Summary: An information architect is responsible for representing the structure of a digital space in a way that is meaningful and useful for its visitors.
One of the things you may wonder about information architecture is: Why can’t one of our team members, like the data architect or the systems architect, do this work? After all, wouldn’t an architect of data be the same as an architect of information? What is an information architect?
These are great questions, and they get to how all architects are similar—and how they are different.
The DNA of an Architect
First, all architects—building, urban, naval, or information—do essentially the same thing: Model a vision to keep intent coherent throughout a construction effort. All architects take a broad range of information and inputs and then use vocabulary, models, and blueprints to convey a vision of structure to the people building the product.
The most compelling video of architecture that I’ve ever seen is this one—How To Design Like An Architect—by Doug Patt at the Architects Academy, which describes the architectural process building architects use. Although he calls it how to “design” like an architect, he is really describing the process of creating an architectural vision based on information from the world.
What is notable about the video is that the same rigorous process is present in some form or another in all the architectural forms that I’ve studied. This includes:
collecting information (Programming),
organizing and categorizing the data (Analysis),
creating a coherent integration of that vision in the forms of models (Synthesis), and
providing formal blueprints (Specification).
Taking all this complex and fascinating information, then fusing it together into a consistent whole, is at the core of all architecture.
Of course, none of this is possible if there isn’t a masterful team of engineers and designers who help the architect realize the vision. But first, let’s talk about how architects differ from each other.
It’s All About the Space
So, if these are the criteria for what architects ARE, then how do architects differ? It comes down to the problem space they are trying to describe, who realizes their models, and whom the structure serves.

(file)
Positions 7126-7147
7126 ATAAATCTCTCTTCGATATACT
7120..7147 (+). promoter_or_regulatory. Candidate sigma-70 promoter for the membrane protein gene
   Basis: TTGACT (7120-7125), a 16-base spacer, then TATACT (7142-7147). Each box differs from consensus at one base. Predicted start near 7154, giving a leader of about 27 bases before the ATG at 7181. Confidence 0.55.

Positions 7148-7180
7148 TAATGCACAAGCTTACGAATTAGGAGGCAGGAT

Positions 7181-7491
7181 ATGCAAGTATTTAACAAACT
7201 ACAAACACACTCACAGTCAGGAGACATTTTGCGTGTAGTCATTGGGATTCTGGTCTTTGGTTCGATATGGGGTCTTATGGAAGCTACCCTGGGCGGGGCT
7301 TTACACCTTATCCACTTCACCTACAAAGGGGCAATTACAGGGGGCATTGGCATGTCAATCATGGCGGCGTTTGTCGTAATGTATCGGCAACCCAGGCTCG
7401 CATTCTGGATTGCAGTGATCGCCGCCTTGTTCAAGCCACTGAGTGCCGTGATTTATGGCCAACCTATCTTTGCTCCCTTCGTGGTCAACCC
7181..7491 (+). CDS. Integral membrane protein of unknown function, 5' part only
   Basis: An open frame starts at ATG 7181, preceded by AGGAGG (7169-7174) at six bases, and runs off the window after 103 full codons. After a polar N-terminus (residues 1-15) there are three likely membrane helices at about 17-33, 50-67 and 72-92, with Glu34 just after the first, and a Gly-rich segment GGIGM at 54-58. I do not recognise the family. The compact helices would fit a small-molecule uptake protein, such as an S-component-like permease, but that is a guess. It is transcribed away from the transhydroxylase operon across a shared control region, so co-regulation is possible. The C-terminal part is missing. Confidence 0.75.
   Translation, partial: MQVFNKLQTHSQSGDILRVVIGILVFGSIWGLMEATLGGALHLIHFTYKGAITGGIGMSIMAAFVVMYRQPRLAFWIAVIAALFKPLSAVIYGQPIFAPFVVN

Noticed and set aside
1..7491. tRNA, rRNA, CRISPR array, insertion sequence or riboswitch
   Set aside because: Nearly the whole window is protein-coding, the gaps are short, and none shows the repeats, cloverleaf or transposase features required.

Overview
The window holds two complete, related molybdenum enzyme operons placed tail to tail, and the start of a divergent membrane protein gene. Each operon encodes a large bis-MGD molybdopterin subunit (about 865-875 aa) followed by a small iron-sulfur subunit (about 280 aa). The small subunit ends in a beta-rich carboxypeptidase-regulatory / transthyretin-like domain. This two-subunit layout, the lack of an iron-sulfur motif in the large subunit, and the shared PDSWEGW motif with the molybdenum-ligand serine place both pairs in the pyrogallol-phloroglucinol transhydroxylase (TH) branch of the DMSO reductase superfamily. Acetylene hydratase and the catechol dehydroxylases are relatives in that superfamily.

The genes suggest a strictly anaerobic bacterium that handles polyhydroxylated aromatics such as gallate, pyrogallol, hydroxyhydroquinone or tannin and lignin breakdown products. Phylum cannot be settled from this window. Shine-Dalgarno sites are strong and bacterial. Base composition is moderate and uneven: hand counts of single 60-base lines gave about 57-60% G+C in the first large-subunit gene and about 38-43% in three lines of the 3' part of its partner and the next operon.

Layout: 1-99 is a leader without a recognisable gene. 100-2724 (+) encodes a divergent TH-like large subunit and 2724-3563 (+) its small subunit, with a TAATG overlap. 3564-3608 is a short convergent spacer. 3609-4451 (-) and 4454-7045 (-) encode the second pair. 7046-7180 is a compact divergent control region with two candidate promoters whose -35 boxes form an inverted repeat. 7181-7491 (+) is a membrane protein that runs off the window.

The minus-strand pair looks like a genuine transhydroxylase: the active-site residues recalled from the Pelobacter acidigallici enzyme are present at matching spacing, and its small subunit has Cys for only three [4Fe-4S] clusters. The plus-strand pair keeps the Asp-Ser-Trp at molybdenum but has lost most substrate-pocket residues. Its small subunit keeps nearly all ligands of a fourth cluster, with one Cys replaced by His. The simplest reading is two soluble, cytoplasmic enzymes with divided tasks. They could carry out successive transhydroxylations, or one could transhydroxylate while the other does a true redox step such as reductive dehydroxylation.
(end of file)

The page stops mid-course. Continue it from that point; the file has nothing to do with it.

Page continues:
The System Architect defines a structure to manage technology capabilities and constraints that contain a digital space. Developers build their models in the service of operational stakeholders.
The Data Architect develops the storage and retrieval structures that provision a digital space. Database developers build their models in the service of anyone who needs to organize or use the data.
The Information Architect builds structures for understanding how the digital space will be used. Interface developers build their models—and, if possible, the development team as a whole—in the service of the system’s users.
These distinctions are important. If a data architect tries to bring their unique perspective on data design to an information architecture effort, the outcomes will probably look a lot like a database.
We at TUG have seen numerous interfaces that were essentially recapitulations of the underlying database; in one sense they were very organized, but from the perspective of the users trying to make sense of them, they didn’t work well at all. Information architecture represents the structure of the digital space, not the technology delivering it, not the data provisioning it.
We’re All in This Together
The most notable thing about architectural DNA is how much it depends on a mature, competent team to succeed. There must be mutual trust between the architect and the makers of the space, mediated by blueprints, but executed by the engineering and design disciplines that actually implement the idea.
A key part of this trust is the assumption that the vision will be realized through transformational analysis, where masters of other disciplines use the architect’s blueprints to realize the vision—not through direct decomposition of each detail, but by grasping and executing the vision as a whole.
This is a very different concept than most requirements specifications, which are generally using decompositional analysis. But it’s not a radical idea at all to mature architectural disciplines, such as those that create building blueprints.
It’s a wild thing for people accustomed to detailed traceability matrices. For folks on Agile teams, the experience of transformational analysis will feel very, very familiar; it’s basically what they do in each sprint, albeit on a smaller scale. The deep promise of Information Architecture—of all architects, really—is that the structure can exist at the level of an entire project, and that together we can make a beautiful, delightful thing.
Want to Learn More?
We would be happy to talk more with you about how information architects can help save time and money in your design process.